The Canadian government announced plans to loosen environmental restrictions once again Thursday, as part of the latest omnibus budget bill, Bill C-45. In it, modifications have been made to previous legislation to allow for development in designated waterways.
The catch? The waterways include all but a specific minority outlined in the literature. While previously the federal government was the one to make the call on alterations to any body of water, regardless of the size, there are only three oceans, 62 rivers and 97 lakes over which the federal government will now preside. For context, Canada has over 30,000 lakes, 561 of which have surface areas of more than 100-square kilometres.
Previously, all bodies of water deep enough to carry a canoe were subject to federal authority. Now, it seems, provinces, territories and municipalities will be the ones responsible to authorize development, a potential conflict of interest not lost on Sierra Club Canada executive director John Bennett.
“You need a government that’s not directly involved to be the one looking over the shoulder,” Bennett told the the Globe and Mail. “It’s sort of a basic rule of fairness that the person who wants to do something isn’t the one who’s deciding whether it’s a good thing to do or not.”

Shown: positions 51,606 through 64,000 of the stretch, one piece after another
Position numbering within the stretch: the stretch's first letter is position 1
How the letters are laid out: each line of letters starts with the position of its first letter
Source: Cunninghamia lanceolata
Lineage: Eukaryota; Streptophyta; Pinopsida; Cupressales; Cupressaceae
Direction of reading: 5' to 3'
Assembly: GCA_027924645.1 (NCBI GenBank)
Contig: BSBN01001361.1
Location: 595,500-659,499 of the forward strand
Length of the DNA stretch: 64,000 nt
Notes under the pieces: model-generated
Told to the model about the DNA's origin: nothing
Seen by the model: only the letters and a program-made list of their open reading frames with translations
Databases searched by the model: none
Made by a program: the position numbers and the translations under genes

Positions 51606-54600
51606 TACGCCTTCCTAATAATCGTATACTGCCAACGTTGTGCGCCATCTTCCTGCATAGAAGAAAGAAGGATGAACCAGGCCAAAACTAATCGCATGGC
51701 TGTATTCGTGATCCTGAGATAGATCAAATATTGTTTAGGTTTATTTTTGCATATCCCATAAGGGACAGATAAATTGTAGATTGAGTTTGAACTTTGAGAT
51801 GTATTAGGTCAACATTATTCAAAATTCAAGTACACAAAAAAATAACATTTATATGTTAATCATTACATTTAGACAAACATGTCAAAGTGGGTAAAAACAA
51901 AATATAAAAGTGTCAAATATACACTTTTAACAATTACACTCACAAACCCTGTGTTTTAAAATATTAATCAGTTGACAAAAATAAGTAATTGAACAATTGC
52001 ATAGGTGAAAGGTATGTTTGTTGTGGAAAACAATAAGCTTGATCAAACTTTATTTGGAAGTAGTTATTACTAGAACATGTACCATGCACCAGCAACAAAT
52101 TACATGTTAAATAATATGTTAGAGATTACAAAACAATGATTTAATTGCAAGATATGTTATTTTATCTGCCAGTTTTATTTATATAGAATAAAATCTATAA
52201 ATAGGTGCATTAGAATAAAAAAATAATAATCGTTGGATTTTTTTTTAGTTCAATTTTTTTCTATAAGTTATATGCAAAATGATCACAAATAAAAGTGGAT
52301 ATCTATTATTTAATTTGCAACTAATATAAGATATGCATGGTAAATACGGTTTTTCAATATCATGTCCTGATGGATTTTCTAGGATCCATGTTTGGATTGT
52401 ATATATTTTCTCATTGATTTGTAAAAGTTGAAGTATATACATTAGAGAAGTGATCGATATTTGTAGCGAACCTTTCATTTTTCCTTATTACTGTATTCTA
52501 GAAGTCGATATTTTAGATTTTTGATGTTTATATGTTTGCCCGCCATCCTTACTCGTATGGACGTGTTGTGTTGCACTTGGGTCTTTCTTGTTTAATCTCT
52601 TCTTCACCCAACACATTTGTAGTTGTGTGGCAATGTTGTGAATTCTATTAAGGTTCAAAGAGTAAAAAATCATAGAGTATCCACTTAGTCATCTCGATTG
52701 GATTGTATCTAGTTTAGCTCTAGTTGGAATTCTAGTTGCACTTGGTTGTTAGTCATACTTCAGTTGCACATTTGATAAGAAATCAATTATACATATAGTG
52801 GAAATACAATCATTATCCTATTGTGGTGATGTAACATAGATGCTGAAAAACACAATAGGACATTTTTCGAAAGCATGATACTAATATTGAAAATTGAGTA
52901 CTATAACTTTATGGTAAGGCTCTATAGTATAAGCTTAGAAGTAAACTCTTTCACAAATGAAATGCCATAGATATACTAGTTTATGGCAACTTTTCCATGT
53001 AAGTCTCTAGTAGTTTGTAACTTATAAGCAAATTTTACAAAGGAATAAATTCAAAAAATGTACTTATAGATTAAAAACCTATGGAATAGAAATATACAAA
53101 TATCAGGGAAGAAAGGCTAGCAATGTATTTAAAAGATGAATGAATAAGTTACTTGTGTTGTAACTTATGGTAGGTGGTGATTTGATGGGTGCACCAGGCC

CBC News‘ Margo McDiarmid goes into more depth about what exactly the changes could mean.
“Proposals for big pipelines and interprovincial power line projects will no longer have to prove they won’t damage or destroy navigable waterways [...] These big projects are exempt under the new navigation protection act proposed in the government’s second omnibus budget bill. The new act would replace one of the country’s oldest laws, the Navigable Waters Protection Act. It was established in 1882 and said that no one could block, alter or destroy any water deep enough to float a canoe without federal approval.”
It’s the Conservative government’s second omnibus budget bill, of course, after the notorious Bill C-38 that was released in March with potentially grave environmental consequences of its own.
Expect more Bill C-45 news to follow in the coming days and weeks, but until then, don’t be afraid to read the bill for yourself (PDF).